This apparent pattern can be paralleled at several sites outside Britain too. Sofie Vanhoutte reports that the civilian settlement outside the fort at Oudenburg on the Belgian coast was abandoned in the 260s. On the Middle Danube, the phenomenon has been recognised at forts from Vienna to Osijek. At the legionary fortress at Brigetio, where coins, Samian ware, and amphora fragments end in the middle of the 3rd century, Linda Dobosi concludes that the inhabitants simply abandoned their homes. What might have caused the collapse of all these settlements?
Soldiers as stepping stones
The years 235-284 were turbulent, with civil wars and invasions a constant theme. In the 260s, Dacia north of the Danube was abandoned, as was the land between the upper reaches of the Rhine and Danube, followed by southern Mauretania Tingitana (in modern Morocco) in the 280s. Might enemy pressure on the frontier and/or civil wars have prompted civilians to move inside the forts or larger towns such as Corbridge and Carlisle on Hadrian’s Wall? This period also saw the withdrawal of troops from the frontier forts to serve in the field armies – something that would have hit the finances of extramural settlements with fewer soldiers to service and fewer mouths to feed. In any case, the economic crisis of the 3rd century diminished the spending power of individual soldiers and saw the introduction of payment-in-kind which, we might presume, would have led to less money being available to buy goods from traders.
One element so far missing from this discussion, though, is disease. Kyle Harper has recently written about a little-studied pandemic of the 250s and 260s, generally known as the Plague of Cyprian. There are several contemporary references that provide valuable information about its first appearance and spread: the plague is first attested in Egypt in 249, though a later Byzantine source states that it came from Ethiopia. It spread westwards, reaching Rome in 251 and Carthage around the same time, and is said to have lasted 15 years, though some sources ascribe the death of the Emperor Claudius II in 270 to plague.
The disease struck quickly and was contagious, attested in cities and villages with high mortality. It caused diarrhoea and vomiting, internal pain, and putrefaction of the limbs leading to severe debilitation, as well as blindness, impaired hearing, and extreme thirst. Above all, it must have caused terror: it has been suggested that a distinctive coin-type, issued between 251 and 270 and dedicated to Apollo Salutaris (Apollo the Healer), may have been a reaction to the plague, appealing for divine protection.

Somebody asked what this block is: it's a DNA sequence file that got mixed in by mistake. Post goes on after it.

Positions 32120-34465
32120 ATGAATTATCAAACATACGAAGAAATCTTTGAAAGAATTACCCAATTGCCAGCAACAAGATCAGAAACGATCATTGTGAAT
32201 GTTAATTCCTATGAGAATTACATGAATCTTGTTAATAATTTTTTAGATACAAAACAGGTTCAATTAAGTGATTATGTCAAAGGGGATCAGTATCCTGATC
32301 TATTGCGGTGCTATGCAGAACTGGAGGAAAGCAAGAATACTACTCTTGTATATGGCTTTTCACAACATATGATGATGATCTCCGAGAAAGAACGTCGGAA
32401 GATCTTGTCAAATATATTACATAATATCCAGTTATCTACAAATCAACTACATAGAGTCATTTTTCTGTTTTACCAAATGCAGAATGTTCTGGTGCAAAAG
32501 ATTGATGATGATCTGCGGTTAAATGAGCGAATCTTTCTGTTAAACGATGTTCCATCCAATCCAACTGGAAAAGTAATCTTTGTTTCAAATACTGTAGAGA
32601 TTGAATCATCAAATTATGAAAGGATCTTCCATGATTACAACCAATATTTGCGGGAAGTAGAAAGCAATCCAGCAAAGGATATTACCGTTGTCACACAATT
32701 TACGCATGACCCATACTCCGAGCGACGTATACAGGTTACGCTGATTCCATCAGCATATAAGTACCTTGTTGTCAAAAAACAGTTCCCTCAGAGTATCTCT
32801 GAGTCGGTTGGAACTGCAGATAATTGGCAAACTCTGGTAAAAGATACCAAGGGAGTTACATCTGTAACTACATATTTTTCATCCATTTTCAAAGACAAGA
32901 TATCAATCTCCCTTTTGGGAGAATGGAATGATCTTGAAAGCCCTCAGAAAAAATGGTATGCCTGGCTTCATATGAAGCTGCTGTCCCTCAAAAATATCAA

There is one reference to the plague affecting the army, recorded by the early 6th-century historian Zosimus as occurring shortly before the Emperor Valerian’s capture by Shapur I in the spring of 260 – he describes its devastating effect on the troops. We have no account of the pandemic in the north-western provinces but it was recorded in Illyricum. Crucially, Illyricum is adjacent to the province of Upper Pannonia, where some civil settlements outside forts came to an end in the 270s, including Osijek (Roman Mursa), just 75km from the border. The army, of course, would have been an excellent vector for plague, with the forts along the whole of the northern frontier of the empire providing stepping-stones for the spread of disease. Such a catastrophe affecting the frontier in Britain, leading to the abandonment of extramural settlements, is certainly worth consideration.
Whatever happened, if the soldiers survived on the Wall – and it appears that they did, as forts continued in occupation into the early 5th century – their families, traders, and all the other people who lived with and off the army must have been nearby; we simply cannot see them. Given the size of the extramural settlements revealed by geophysical survey, these are large numbers of people to have disappeared – or are they lurking in parts of these settlements which we have not yet examined?
What caused the plagues?
The physician Galen (d. c.AD 210) described the symptoms of the Antonine plague: fever, diarrhoea, thirst, sore throat, and pustules – perhaps smallpox, though his account is not detailed enough to be certain. It arrived from the East via Roman soldiers being infected when campaigning in Persia, and eventually spread through the empire and beyond, affecting India and China. More than 50 per cent of those infected died; at the pandemic’s height, accounts describe 5,000 people dying every day, leaving towns and farms deserted.
We also have detailed descriptions of the Cyprian plague, but still cannot pin it down. Many of its symptoms (see p.34) are shared with bubonic plague, but no account mentions the occurrence of buboes, so our diagnosis remains uncertain – measles is another plausible possibility.
Further readingR P Duncan-Jones (1996) ‘The impact of the Antonine Plague’, Journal of Roman Archaeology 9. Kyle Harper (2017) The Fate of Rome, Princeton. C P Jones (2005) ‘Ten dedications “To the gods and goddesses” and the Antonine Plague’, Journal of Roman Archaeology 18. R S O Tomlin (2014) ‘“Drive away the cloud of plague”: a Greek amulet from Roman London’, in R Collins and F McIntosh (eds) Life in the Limes: studies in the people and objects of the Roman frontiers. The new Ravenglass inscription was published by R S O Tomlin in Britannia 50 (2019).
To find out more about the Society of Antiquaries of Newcastle upon Tyne or how to join, visit www.newcastle-antiquaries.org.uk.